Then just 2 or 3K after I left Estanquinhos my vertigo started to yield, my stomach started to feel better, and I was even able to run a little. By the time I came to Rosario I almost didn’t have any symptoms, I took a bit of food and mineral water and continued. I realized at that point that there is no chance that I am going to finish the race in the time that I was hoping to, but on the other hand I was happy that I can continue. Finally I was able to walk up the hills without feeling any dizziness. Somewhere around 45-46 K I caught up with Mile, a guy from my running club, so to the next refreshment point we were going together, talking about this and that. At Curral das Freiras (60K), bags with spare clothes were waiting for us so I changed my shirt and socks, freshened up a bit and put some soup and crackers in my belly.
I left alone from there preparing myself mentally for the hardest part of race, ascent to Pico Ruivo and Pico do Areeiro. I got to admit, people that have finished MIUT before warned me about this part of the race and to be honest I listened to their advices, but on some level inside me I was thinking it will be an ascent like any other. Well on one hand it is true, but on the other it is an endless climb to the mountain. In the beginning the ascent is not so steep, rather long and continuous, but after that you have steep ascents, flat parts and steep descents, of course there are still parts with long boring, not so steep ascents.
Anyway I was still trudging and constantly changing with some German guy, at the moment he was in front, then it was me, then again him but every time we were passing each other we were also exchanging words of support. Believe me I needed the words of support because my stomach started to bug me again…it was nothing major, but still enough to make me feel discomfort. Good thing was that the scenery around us was beautiful, green forests, mystical peaks, scenic trails, it was just marvelous, but still Pico Ruivo and Pico do Areeiro were nowhere to be seen.
Then suddenly before I even realized, I was at Casa do Pico Ruivo (mountain hut jest below peak), took some refreshment and continued towards Pico do Areeiro. Ascents and descents became much steeper and new challenge was added: stairs. But all of this was in the shadow of beautiful narrow trails on the edge of the cliffs and mysterious tunnels that are carved in the mountains, so step by step I finally reached Pico do Areeiro. Again I had some soup and salty crackers and I was ready for the next stage of the race, from Pico do Areeiro almost everything is flat and downhill, if you don’t count one more bigger ascent. As there was still only about 2.5 hours of light I decided that I will try to go a bit faster so I could cover more ground before dark.
Symptomatically as the night started, so my problems started also and this time it was blisters. Again nothing new to me and since the problem started around 85K mark I was quite happy that I was able to run and walk for so long without my arch nemesis. I put some bandage on my feet and some anti chafing cream and continued on. Somewhere between Poiso and Larano I was on some single trail inside deep forest, I was in my own thoughts (stupid blisters and I hate running), when I heard some voices. I looked behind me and nobody was there. I stopped, looked around me, no head lamps to be seen, just some kind of handmade balls hanging from the trees and voices from the forest. I admit a few scenes from horror movies crossed my mind and let’s say that I picked up the pace until I came to some really steep descent where I needed to slow down. Luckily, the voices stoped following me. Were there really people in the forest or was it just my hallucination I still don’t know.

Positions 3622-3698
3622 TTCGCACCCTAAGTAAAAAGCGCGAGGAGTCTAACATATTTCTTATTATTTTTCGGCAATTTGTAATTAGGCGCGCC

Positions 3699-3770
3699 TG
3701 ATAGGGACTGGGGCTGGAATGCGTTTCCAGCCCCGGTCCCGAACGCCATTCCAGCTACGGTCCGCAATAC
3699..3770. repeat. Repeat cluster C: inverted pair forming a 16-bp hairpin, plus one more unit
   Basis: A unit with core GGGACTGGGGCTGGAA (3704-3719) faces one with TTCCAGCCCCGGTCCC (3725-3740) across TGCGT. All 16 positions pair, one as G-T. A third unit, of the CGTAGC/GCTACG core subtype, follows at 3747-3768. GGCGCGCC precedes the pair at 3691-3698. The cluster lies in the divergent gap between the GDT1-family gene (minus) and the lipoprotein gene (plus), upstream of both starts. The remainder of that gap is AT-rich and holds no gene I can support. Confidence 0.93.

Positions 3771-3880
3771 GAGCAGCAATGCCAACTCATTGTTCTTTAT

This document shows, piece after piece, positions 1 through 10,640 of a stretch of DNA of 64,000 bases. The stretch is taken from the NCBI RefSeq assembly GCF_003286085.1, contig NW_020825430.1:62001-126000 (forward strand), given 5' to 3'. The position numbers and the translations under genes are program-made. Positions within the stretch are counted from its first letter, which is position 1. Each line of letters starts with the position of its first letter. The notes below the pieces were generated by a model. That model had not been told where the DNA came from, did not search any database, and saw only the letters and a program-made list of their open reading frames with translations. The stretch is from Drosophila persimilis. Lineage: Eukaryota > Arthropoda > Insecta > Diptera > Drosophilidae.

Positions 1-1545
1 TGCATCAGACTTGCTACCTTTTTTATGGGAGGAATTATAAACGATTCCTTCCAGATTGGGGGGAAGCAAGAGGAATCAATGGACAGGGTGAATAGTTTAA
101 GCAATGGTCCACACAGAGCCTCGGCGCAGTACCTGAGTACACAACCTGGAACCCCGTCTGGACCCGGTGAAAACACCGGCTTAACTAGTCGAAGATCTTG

From Larano (103K) the trail was leading across narrow trails on the edge of the cliffs. On some part of the trail there was a fence, but on the most parts there wasn’t and since I wasn’t in the mood for a swim in the ocean a few hundred meters below me I watched my step carefully. Of course since it was dark I couldn’t see the ocean but I could hear it rumbling sinisterly below me. Last part of the race was levada walks. At that point I was tired, sleepy and blisters were annoying me, so I decided to run to the end. So for the last 6K I was running…of course it was slow, probably the snails were faster than me, but still I was running and unbelievably I was passing people.
At one point I saw the lights from Machico and soon I was able to see the finish line from distance. And then I heard a voice coming from the speaker:s COME ON, COME ON, COME ON IVAN FROM CROATIA, and I was at the finish line. Tamara jumped on me, she was probably happier than me at that point. Tamara finished the race approximately 2 hours before me, although we were hoping that we will meet somewhere on the trail, due to my stomach I was simply too slow for her that day. Of course, one of my first sentences to her was: finally I’m done.
Did I like Madeira? Yes
Did I like the MIUT? Yes
Did I enjoy MIUT? Due to my stomach, not so much :).
Was I happy with the organization of race? Yes, most definitely.
Would I go again? Answer to that is complicated. When Tamara asked me that question next morning I said no fu…. way, now two months later when I’m writing this article answer is maybe. Ask me about it in three months, it will probably be YESSS.